The five volumes contain entries listed in alphabetical order.
Umberto Quattrocchi earned his first degree in political science from the University of Palermo. He followed this achievement with an M.D., specializing in obstetrics and gynecology. In 1992, he retired from the practice of medicine to pursue his studies in botany across the world and is teaching as a professor of botany at the University of Palermo. Highly prolific, Quattrocchi has numerous political and botanical books and articles to his credit, including those on plants and gardening that have been published in Hortus and The Garden. In 1997, he received the prestigious Hanbury Botanical Garden Award promoted by the Premio Grinzane Cavour for his book Piante Rustiche Tropicali. He received a second Hanbury Award for the bestselling CRC World Dictionary of Plant Names. He is a member of the International Dendrology Society, the Royal Horticultural Society, and the Botanical Society of America. He is also an elected Fellow of the world-renowned Linnean Society.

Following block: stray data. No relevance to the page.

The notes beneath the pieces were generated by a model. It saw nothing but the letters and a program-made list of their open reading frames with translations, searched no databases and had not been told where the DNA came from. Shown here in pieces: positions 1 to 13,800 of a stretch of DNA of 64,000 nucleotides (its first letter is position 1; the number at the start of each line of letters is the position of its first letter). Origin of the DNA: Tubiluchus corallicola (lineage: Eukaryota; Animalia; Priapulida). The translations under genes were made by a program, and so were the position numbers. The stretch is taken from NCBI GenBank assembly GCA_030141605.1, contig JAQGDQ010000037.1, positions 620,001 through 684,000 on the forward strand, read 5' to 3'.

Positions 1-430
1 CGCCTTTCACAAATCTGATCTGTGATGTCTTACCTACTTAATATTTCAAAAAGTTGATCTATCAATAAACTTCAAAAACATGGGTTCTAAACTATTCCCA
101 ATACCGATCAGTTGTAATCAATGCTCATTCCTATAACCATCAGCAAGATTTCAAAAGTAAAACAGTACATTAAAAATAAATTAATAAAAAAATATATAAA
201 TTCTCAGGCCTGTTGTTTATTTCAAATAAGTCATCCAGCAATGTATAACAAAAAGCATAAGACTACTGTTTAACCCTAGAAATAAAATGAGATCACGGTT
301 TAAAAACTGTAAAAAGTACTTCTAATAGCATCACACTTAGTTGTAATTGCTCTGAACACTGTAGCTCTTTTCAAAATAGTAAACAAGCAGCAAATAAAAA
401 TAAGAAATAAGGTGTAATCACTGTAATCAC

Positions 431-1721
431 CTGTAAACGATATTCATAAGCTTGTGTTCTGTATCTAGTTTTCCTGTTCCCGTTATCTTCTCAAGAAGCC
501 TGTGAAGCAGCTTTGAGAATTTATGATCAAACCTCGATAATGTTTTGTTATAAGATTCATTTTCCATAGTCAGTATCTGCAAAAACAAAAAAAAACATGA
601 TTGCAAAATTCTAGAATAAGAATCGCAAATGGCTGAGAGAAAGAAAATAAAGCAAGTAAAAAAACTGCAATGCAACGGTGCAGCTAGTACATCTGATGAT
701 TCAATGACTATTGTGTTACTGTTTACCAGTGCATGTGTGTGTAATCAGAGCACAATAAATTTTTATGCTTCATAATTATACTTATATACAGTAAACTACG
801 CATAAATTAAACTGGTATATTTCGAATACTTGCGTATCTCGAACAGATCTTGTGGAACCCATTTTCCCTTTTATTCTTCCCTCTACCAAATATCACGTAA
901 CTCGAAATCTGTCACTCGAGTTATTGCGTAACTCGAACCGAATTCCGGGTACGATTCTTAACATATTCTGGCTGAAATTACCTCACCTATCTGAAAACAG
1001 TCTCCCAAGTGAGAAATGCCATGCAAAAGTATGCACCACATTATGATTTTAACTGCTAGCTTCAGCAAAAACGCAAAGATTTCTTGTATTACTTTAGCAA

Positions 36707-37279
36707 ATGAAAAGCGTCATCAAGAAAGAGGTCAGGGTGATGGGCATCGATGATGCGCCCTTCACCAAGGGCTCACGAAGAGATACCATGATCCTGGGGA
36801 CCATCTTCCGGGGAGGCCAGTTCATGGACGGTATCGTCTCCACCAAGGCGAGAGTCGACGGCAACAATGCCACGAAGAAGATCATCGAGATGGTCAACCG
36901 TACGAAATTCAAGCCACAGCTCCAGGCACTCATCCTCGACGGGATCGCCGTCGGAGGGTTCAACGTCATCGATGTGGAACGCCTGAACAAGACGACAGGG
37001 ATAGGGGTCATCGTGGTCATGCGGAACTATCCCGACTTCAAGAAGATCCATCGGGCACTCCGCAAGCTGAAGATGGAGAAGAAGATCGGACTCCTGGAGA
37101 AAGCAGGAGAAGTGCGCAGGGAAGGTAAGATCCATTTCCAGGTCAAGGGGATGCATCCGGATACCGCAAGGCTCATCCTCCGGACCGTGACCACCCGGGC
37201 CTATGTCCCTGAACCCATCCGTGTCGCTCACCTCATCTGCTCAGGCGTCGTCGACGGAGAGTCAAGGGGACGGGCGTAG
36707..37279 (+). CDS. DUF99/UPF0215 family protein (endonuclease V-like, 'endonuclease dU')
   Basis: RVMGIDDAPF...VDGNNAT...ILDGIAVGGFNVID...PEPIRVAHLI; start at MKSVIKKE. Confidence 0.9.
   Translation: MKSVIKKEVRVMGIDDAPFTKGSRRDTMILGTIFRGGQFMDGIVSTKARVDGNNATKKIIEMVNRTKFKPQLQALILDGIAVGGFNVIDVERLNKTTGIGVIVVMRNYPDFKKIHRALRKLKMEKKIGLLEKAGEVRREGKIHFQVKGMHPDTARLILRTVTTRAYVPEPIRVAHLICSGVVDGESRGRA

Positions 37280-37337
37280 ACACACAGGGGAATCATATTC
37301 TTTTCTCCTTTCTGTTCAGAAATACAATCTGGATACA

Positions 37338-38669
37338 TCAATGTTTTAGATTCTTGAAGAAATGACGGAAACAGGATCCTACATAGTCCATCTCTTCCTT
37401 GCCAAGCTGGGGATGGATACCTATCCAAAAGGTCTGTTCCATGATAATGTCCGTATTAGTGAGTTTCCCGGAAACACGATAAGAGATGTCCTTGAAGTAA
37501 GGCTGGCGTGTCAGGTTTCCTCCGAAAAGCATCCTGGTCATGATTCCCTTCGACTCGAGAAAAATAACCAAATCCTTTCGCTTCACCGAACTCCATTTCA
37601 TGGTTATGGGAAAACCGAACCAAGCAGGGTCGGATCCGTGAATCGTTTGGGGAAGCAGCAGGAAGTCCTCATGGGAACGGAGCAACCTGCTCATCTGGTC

"With almost 4000 pages of detailed scholarship, any academic, scientist, or layperson interested in medicinal plants owes a moment of appreciation to the tireless genius of Umberto Quattrocchi. The creation of these five impressive volumes is the product of a singular talent, an admirably obsessive and passionate mind. ... CRC also must be recognized for supporting such a massive endeavor and trusting Quattrocchi's process. ... And while the large price tag is justified for such a specialized, complete, and useful set of books, the electronic format makes this collection especially valuable. A dictionary so replete with facts and references needs to be completely searchable to meet the full extent of its usefulness. ... Admittedly, this type of reference book is not intended to be the last word on every economically useful species, but it is an unparalleled starting place-a tool of first resort for any thoughtful researcher. Quattrocchi and CRC have delivered a dictionary like no other, a learned finger pointing in the right direction." -John de la Parra, Northeastern University, Boston, Massachusetts, USA, from Economic Botany, Vol. 68, 2014